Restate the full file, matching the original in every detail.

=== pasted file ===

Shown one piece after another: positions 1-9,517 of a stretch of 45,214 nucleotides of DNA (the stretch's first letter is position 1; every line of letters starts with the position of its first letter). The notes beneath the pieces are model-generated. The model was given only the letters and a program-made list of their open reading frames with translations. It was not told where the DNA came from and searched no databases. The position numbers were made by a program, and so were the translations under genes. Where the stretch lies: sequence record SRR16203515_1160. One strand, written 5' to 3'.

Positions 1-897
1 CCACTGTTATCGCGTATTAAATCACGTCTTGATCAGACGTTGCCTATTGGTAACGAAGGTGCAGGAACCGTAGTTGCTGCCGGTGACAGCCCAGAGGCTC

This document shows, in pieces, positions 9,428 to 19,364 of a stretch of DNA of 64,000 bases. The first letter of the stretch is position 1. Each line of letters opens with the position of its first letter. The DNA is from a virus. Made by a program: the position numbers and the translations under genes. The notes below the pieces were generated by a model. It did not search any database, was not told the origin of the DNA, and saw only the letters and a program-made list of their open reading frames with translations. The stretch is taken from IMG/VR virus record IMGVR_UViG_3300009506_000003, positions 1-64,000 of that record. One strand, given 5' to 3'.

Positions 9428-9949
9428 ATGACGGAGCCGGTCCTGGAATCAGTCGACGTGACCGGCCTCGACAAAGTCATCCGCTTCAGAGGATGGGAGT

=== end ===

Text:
Shown one piece after another: positions 1-9,517 of a stretch of 45,214 nucleotides of DNA (the stretch's first letter is position 1; every line of letters starts with the position of its first letter). The notes beneath the pieces are model-generated. The model was given only the letters and a program-made list of their open reading frames with translations. It was not told where the DNA came from and searched no databases. The position numbers were made by a program, and so were the translations under genes. Where the stretch lies: sequence record SRR16203515_1160. One strand, written 5' to 3'.

Positions 1-897
1 CCACTGTTATCGCGTATTAAATCACGTCTTGATCAGACGTTGCCTATTGGTAACGAAGGTGCAGGAACCGTAGTTGCTGCCGGTGACAGCCCAGAGGCTC

This document shows, in pieces, positions 9,428 to 19,364 of a stretch of DNA of 64,000 bases. The first letter of the stretch is position 1. Each line of letters opens with the position of its first letter. The DNA is from a virus. Made by a program: the position numbers and the translations under genes. The notes below the pieces were generated by a model. It did not search any database, was not told the origin of the DNA, and saw only the letters and a program-made list of their open reading frames with translations. The stretch is taken from IMG/VR virus record IMGVR_UViG_3300009506_000003, positions 1-64,000 of that record. One strand, given 5' to 3'.

Positions 9428-9949
9428 ATGACGGAGCCGGTCCTGGAATCAGTCGACGTGACCGGCCTCGACAAAGTCATCCGCTTCAGAGGATGGGAGT